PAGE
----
Old man yells at cloud

:: language

Bruce Schneier is cross that ‘crypto’ no longer means what he wants it to mean.

Here’s the thing: words in a natural language mean what the users of that language want them to mean. God did not hand down English on stone tablets on the top of a mountain to you, or to anyone: a very large number of people invented it, all on their own.

And the meanings of the words in a language as well as its grammar can and do change over time and from place to place. Do you really think you understand Shakespeare’s English? Because you probably do not understand it very well. And if you think you understand Chaucer’s English either you are a specialist or you are very confused.

No number of ex-cathedra pronouncements that ‘in English this word means that’ and ‘in English this bit of grammar is OK and this bit is not’ is going to make those things be true unless enough people agree with you. And what is true here and today may not be true there and tomorrow.

Once ‘flux’ meant something that you died from if you were unlucky: now it does not mean that. Today it means, in physics, the flow of some quantity across some area and in more general usage a state of change1. Somewhere someone is cross about that change in meaning.

Once ‘hacker’ meant someone who spent long hours writing clever programs. Now it does not mean that. The person writing this comment is annoyed about that change in meaning.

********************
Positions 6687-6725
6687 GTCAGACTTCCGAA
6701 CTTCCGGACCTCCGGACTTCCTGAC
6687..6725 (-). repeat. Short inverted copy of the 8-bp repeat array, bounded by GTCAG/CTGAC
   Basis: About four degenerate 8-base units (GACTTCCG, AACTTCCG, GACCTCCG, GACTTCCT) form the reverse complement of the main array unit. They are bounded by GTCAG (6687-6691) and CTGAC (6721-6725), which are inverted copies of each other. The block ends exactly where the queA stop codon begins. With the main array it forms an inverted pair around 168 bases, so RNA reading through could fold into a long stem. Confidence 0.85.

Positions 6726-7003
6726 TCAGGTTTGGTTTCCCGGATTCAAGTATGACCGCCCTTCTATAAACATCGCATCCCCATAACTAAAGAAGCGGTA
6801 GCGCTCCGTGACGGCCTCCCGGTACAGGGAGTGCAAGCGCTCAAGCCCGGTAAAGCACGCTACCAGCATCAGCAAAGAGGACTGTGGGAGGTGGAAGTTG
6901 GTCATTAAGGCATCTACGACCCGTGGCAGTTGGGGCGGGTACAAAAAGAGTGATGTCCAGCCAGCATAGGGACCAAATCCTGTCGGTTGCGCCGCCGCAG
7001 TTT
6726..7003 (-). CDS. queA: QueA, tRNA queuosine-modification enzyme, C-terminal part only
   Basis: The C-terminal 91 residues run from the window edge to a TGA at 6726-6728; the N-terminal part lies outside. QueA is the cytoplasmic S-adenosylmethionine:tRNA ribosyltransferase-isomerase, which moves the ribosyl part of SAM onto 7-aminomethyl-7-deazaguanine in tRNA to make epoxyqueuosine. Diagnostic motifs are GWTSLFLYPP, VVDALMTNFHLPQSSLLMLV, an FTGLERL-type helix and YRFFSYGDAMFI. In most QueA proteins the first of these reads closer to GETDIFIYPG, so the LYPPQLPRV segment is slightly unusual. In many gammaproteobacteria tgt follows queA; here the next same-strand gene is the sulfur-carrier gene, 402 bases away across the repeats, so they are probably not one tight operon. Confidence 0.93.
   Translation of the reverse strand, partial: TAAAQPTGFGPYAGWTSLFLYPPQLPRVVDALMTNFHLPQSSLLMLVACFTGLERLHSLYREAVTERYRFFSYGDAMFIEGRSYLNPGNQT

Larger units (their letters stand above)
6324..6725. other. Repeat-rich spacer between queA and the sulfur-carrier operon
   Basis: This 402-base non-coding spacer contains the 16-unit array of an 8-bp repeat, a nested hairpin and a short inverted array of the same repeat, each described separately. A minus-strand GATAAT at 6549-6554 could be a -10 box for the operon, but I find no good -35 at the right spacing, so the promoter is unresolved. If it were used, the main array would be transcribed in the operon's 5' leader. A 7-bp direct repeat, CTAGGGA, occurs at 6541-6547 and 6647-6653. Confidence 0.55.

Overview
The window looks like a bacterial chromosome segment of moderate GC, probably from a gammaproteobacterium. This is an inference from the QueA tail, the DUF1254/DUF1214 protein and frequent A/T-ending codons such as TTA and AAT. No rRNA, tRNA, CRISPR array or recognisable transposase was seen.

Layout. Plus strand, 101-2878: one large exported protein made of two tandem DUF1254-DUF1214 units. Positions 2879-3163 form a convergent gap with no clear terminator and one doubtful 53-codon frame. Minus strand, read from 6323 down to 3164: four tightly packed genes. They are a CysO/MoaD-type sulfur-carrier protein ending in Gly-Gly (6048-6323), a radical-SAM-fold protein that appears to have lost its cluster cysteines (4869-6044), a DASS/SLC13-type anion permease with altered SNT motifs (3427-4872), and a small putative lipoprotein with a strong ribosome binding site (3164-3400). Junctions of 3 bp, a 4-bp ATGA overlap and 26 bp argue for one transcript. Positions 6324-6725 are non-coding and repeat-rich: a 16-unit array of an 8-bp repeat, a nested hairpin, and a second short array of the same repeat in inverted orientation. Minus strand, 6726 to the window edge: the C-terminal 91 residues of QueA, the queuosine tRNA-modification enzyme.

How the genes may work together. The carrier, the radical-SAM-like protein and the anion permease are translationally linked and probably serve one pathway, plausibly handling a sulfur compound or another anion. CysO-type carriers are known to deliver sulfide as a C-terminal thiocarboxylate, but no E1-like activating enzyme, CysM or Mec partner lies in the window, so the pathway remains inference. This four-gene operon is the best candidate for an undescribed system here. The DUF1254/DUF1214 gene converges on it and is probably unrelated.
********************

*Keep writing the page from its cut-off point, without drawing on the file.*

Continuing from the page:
Once there was a language (spoken by people who somehow managed to bargain enjoying watching other people getting eaten by wild animals into being regarded as the civilization we should all aspire to — perhaps that is what some of us aspire to) in which infinitives did not have particles. Many hundreds of years later fools vomit forth endless diatribes about how this means certain constructs are not allowed in a language (not a descendant of that ancient language, not even very closely related to it) which does.

Well, OK, why am I expending all this effort on an old man yelling at a cloud? He’s harmless, right, if foolish? No, he’s not harmless. Yes, he is foolish, but people who seek to control the language spoken by others — and always to control it in such a way that the language they use is correct and the language various other groups use is incorrect — are not harmless, not even slightly.

  1. And those meaninngs are not the same because the language of physics is not the same language as English.